First steps with Flutter - Part 2: Building layouts


This is a three-part series. You can find the other parts here:


If you have done any iOS programming, then you are used to creating layouts graphically in the Interface Builder. Just drag a UIView onto the storyboard and use your mouse to add the constraints. Or if you are an Android developer, then you are probably equally comfortable in the Layout Editor creating layouts graphically or with XML. But then you come to Flutter and learn that you have to make your layouts programmatically. You see frightening examples of code indentation that look more like the mountains and valleys of the Himalayas than a user interface. "What?!" you say. "How am I supposed to learn this?"

Do not fear. Creating widget layouts programmatically does take a change in thinking, but that change doesn't need to be a difficult one. In this lesson we are going to explore the basic building blocks of Flutter layouts and how we can use them to create complex user interfaces. I would even argue that Flutter's method is superior to XML layouts or graphical UI builders, but that’s a topic for another day.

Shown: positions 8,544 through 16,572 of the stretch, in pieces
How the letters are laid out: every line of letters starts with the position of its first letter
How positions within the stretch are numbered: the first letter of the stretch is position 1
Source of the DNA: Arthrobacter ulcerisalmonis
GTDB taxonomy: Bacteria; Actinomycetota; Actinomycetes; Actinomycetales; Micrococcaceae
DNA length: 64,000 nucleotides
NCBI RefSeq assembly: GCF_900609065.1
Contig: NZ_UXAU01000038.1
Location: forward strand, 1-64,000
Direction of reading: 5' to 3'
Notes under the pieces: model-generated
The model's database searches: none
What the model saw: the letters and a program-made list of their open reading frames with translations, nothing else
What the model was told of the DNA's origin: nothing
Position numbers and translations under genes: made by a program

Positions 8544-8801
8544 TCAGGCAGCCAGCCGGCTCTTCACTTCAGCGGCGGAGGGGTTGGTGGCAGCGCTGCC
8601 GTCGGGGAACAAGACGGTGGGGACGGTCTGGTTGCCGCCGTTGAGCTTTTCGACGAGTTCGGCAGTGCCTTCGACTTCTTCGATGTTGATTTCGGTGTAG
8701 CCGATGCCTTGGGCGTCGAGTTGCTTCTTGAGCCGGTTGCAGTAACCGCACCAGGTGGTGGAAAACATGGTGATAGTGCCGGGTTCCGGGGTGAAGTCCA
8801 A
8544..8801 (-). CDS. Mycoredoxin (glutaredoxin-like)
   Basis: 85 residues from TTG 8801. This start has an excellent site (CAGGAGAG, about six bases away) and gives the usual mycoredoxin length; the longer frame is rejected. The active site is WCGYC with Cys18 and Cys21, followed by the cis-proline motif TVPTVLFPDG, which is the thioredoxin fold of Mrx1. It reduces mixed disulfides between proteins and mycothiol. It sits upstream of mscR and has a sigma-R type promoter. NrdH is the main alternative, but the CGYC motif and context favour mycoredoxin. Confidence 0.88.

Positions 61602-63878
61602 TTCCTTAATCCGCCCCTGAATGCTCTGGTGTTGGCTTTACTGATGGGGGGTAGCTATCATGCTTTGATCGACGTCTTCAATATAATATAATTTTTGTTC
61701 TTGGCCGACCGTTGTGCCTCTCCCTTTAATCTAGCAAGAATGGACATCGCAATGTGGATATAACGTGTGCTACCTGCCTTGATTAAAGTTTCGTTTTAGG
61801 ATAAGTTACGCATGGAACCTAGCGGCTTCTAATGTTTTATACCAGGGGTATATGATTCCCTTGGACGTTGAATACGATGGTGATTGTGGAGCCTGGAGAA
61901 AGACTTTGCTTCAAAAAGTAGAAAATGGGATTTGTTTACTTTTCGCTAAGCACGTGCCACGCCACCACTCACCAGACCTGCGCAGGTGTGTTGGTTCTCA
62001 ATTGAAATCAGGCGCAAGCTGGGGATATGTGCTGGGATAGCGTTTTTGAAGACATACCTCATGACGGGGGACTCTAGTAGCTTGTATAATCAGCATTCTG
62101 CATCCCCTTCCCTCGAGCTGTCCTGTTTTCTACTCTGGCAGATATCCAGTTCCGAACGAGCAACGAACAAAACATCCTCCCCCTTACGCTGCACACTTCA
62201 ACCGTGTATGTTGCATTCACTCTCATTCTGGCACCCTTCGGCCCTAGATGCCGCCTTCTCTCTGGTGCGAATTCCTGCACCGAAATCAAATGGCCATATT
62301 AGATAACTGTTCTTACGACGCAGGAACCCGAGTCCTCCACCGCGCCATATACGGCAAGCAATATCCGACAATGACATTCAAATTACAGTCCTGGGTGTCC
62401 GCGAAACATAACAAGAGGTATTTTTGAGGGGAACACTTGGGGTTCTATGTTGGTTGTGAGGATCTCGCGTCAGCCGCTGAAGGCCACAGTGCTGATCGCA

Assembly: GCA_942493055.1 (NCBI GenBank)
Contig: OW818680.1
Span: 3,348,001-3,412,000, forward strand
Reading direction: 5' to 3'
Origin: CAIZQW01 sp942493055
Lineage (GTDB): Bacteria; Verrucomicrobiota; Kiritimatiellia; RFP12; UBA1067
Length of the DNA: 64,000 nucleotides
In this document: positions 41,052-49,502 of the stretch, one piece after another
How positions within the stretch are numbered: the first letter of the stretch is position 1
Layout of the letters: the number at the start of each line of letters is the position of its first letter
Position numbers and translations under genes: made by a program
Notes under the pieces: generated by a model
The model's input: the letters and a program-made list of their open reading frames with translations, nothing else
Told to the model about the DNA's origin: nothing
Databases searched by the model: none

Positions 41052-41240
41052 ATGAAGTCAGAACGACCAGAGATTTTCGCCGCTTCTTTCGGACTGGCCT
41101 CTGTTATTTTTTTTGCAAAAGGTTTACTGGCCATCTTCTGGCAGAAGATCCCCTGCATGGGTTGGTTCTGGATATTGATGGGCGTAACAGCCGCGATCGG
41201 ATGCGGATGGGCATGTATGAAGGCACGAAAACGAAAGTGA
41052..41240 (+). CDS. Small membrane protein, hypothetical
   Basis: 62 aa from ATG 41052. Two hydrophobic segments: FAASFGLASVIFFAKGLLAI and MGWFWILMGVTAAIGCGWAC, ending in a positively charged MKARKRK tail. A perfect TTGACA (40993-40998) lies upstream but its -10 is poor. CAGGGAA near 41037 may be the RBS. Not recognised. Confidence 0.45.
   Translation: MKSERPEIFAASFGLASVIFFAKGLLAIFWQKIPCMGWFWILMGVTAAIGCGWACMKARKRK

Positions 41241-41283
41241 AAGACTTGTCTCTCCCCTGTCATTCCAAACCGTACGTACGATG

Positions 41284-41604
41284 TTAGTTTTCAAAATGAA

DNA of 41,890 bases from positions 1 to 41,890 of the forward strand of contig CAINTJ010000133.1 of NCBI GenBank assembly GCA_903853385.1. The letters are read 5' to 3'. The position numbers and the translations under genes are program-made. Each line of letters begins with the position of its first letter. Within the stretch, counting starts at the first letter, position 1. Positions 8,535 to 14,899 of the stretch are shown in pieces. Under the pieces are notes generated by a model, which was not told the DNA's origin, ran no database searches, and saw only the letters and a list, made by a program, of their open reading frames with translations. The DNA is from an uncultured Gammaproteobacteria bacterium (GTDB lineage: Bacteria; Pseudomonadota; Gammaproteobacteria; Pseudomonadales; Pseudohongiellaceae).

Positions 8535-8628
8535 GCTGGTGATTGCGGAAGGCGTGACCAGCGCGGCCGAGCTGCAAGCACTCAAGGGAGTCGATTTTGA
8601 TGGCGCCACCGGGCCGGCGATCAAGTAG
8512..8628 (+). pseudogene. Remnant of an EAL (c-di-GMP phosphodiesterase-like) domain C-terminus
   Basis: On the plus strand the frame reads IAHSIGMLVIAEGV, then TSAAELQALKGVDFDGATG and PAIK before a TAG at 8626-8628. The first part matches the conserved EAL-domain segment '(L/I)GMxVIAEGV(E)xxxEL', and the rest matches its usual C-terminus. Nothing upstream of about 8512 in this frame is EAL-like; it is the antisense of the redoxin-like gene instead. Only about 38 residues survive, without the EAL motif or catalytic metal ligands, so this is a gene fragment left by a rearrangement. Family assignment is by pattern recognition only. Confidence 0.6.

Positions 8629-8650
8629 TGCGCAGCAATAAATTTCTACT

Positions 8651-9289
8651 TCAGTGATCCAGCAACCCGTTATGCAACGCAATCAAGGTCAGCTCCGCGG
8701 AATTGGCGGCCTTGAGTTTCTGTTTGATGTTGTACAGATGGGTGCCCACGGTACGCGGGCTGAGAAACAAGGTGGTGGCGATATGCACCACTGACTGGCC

Most importantly, be prepared to do. Don't just read the examples, follow along and do them. This will maximize your learning. Even if you don't understand something, the simple act of typing the code out will help you start to get a feeling for what it does. Make little changes and see how that affects the layout. Step by little step, you will become a proficient Flutter developer.


You don't need any programming experience to go through this tutorial. I'm assuming that you are new to Flutter. However, you will need to have the Flutter development environment set up. If you haven't done that, then check out the Getting Started Flutter documentation. It's quite clear.